Harrington’s writing is compelling, beautiful and disconcerting. Her words propel you through the story. Nothing about this novel is comfortable, and that is one of its greatest strengths. Harrington doesn’t allow us the luxury of plausible deniability; she holds us accountable for the damage we do to one another and the natural world. I appreciate the discomfort this book causes, and the complexity and richness of the plot is incredibly gratifying. But the storyline about Megan never felt incorporated into the rest of the novel. It felt secondary. And that is its greatest weakness.


A Catalog of Birds, a novel by Laura Harrington, published by Europa Editions in 2017.

This book review is presented as part of my personal challenge to read and write a thoughtful review of at least 30 books in 2018. To learn more about this challenge, the books I have selected, and my imperfect rating system, visit www.thescribblersjournal.com ( )
  JoppaThoughts | Apr 1, 2018 |
This beautifully written book will definitely be in my list of top 10 books of 2017. I absolutely loved it - the characters, the plot and most of all the beautiful writing. I feel like I know these people and miss them now that the novel is done.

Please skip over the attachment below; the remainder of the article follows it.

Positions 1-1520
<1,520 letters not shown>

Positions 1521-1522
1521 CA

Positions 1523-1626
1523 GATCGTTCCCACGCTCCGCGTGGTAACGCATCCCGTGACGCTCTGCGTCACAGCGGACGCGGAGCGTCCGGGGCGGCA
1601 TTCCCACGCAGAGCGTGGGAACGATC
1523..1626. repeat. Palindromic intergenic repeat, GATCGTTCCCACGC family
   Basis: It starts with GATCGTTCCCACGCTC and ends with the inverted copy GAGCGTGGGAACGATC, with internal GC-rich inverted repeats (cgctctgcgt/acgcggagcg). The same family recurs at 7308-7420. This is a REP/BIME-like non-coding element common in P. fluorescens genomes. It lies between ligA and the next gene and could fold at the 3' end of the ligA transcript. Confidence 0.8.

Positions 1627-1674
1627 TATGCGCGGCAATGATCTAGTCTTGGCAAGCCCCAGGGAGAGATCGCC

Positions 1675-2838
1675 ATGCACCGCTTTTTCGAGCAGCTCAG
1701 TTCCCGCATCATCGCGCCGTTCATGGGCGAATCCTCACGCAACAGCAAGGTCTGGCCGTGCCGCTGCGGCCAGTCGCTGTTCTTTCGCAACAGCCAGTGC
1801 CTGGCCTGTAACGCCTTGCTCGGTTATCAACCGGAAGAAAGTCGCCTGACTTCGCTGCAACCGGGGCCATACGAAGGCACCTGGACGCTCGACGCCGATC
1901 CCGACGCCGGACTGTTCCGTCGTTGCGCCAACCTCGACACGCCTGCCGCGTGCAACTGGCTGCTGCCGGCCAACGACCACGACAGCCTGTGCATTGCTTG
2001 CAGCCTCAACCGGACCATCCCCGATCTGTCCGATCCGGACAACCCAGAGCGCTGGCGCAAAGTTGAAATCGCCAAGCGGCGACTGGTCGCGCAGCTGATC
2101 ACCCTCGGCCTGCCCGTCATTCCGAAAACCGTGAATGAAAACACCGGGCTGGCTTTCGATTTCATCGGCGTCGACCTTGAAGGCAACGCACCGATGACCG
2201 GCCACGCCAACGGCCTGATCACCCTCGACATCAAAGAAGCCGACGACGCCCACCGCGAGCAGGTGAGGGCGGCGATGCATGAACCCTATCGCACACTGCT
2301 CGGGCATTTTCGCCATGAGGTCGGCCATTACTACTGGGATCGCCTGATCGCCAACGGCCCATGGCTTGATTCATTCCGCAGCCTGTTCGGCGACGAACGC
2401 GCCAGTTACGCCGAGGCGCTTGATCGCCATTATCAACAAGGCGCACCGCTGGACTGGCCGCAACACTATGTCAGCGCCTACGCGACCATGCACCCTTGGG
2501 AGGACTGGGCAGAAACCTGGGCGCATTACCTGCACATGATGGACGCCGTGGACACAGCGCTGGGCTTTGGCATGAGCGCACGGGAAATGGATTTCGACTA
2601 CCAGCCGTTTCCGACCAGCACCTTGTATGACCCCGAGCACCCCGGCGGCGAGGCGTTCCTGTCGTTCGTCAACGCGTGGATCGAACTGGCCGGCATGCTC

The novel is set in 1970 and is about the Flynn family - mom, dad, 2 boys and 3 girls. When they were growing up Billy and his sister Nell were always close and spent a lot of time together. Now Billy is coming home wounded in a helicopter crash in Vietnam. He has scars that can be seen but the internal pain is just as bad and more difficult to heal. He returns to his family home to try to recover by being in his familiar place with his family and especially his sister but as much as they try to help him, the more he pushes them away. This is a novel about love within a family and forgiveness of those we love.

The author does a fantastic job of painting a picture of what was going on in America in the early 70s - the war protests on campuses, the questioning of the government leadership by most people and the soldiers coming back with wounds both seen and unseen as they struggled to go back to living their lives like they did before their time in Vietnam.